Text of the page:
Stop the Sewage Southsea petition leads to video billboards along shoreline warning swimmers of sewage discharges

ENVIRONMENTAL group Stop The Sewage Southsea has ‘big plans’ for 2022 – ranging from sewage discharge safety signs to an ‘inflatable-poo relay’ to protest Southern Water’s pollution record.

Monday, 3rd January 2022, 4:27 pm

The environmental group – founded in October – is celebrating a successful petition that called on the city council to put up shoreline billboards warning swimmers and visitors of recent sewage discharges.

The council has agreed to install two live video terminals - one outside the Coffee Cup in Eastney Esplanade and one by the Briny restaurant in Clarence Esplanade.

They will feature real-time information from Southern Water regarding sewage discharges into nearby waters.

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Some of the hundreds who came to Stop The Sewage Southsea's first protest against Southern Water in October. Picture: Mike Cooter (161021)

The video terminals will be among the first in the country to be put in place to warn when pollution has made swimming unsafe, according to Sarah Shreeve, an active sea swimmer who founded Stop The Sewage Southsea.

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The group was founded after years of concern about these discharges from the water company, which was fined last year a record £90m for pumping untreated sewage into the Solent and other waters since 2010.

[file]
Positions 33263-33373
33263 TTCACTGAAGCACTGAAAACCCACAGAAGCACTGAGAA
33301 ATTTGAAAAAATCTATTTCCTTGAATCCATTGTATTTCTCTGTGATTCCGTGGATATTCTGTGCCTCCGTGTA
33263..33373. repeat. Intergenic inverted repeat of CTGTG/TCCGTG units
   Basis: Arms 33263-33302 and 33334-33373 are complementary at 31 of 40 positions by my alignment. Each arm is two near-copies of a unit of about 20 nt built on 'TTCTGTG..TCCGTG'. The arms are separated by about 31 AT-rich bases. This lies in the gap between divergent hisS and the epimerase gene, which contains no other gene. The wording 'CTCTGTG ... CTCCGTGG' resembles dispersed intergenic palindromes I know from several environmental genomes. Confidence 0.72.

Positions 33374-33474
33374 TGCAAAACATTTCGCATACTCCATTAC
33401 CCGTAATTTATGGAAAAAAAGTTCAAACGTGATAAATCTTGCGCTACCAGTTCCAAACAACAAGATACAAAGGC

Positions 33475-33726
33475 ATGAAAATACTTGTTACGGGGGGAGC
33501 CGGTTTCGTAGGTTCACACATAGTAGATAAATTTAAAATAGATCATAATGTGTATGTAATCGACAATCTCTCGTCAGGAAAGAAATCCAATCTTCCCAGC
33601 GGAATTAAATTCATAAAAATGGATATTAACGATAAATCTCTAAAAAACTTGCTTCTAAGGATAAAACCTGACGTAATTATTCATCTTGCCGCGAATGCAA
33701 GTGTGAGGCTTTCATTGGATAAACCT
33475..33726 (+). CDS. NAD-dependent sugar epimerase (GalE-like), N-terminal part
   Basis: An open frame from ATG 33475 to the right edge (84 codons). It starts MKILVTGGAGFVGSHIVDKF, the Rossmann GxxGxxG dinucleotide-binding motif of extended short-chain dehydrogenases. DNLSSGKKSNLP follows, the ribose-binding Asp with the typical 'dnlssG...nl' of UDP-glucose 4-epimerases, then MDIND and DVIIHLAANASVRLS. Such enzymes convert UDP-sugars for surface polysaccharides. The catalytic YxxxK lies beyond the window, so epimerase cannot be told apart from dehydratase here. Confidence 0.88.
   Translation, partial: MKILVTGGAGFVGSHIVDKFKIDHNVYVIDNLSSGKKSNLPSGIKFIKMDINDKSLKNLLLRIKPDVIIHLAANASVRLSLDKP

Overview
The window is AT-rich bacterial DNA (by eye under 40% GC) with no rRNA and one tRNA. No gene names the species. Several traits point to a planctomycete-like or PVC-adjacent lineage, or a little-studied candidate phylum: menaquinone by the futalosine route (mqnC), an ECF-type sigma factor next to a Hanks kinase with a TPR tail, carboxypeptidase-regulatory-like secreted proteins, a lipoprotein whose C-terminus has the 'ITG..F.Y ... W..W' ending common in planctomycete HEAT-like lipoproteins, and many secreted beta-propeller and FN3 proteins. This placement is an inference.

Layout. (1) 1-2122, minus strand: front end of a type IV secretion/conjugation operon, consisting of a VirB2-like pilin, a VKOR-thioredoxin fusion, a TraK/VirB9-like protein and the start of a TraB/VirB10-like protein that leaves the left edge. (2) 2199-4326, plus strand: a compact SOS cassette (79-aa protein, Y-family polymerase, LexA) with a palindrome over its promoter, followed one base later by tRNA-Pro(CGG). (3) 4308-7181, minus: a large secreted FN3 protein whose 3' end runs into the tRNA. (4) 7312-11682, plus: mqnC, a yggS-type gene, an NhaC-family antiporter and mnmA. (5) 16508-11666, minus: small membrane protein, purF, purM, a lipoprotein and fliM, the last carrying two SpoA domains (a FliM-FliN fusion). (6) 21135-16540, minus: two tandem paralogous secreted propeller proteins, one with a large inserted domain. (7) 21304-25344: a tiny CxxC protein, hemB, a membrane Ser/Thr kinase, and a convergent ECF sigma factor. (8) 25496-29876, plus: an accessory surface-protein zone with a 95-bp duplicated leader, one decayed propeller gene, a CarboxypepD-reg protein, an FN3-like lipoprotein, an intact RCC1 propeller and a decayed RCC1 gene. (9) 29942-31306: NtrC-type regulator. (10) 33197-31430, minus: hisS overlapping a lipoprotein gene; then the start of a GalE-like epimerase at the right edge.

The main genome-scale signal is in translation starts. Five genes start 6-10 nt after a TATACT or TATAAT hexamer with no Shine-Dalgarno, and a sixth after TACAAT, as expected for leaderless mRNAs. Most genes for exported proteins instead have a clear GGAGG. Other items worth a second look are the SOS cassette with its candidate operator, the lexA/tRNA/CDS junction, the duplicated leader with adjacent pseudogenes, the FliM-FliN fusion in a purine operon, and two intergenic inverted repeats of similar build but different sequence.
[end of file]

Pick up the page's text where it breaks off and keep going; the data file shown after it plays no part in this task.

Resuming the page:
Now the group hopes the video billboards will be in place for the bathing season in March – kicking off a year of ‘big plans’ to highlight Southern Water’s record on pollution across the Solent.

Organiser Sarah Shreeve (34) addresses Stop the Sewage's first protest in October, when hundreds gathered at Southsea Beach to protest Southern Water's pollution record. Picture: Mike Cooter (161021)

The 34-year-old said: ‘We are going en masse to the sewage works (at the Budds Farm site) at the end of January or start of February.

‘There were so many petitions circulating that they just weren’t getting any traction so we’ve just gone for physical visits.

‘We’ve got 2,000 people on our Facebook page and we’re looking at hiring a bus so people can get there as greenly as possible. (We’re) looking to set up the event in the next week or so.’

And the summer will see the south coast’s first ‘inflatable-poo relay’ thanks to the group, which is looking to organise a Solent-wide event to highlight the problem of effluent in the popular waterway.

Sarah said: ‘We’re trying to do protest the whole way up from Dorest, where we are going to tow an inflatable poo from swimmers and paddle-boarders.

‘This will go along the whole length of the Southern Water coastline to raise awareness on how much of the coast they are polluting.’

The campaigner added: ‘I think we are in for the long haul. We want to keep the momentum going. We need to keep the pressure on consistently.’

A message from the Editor, Mark Waldron

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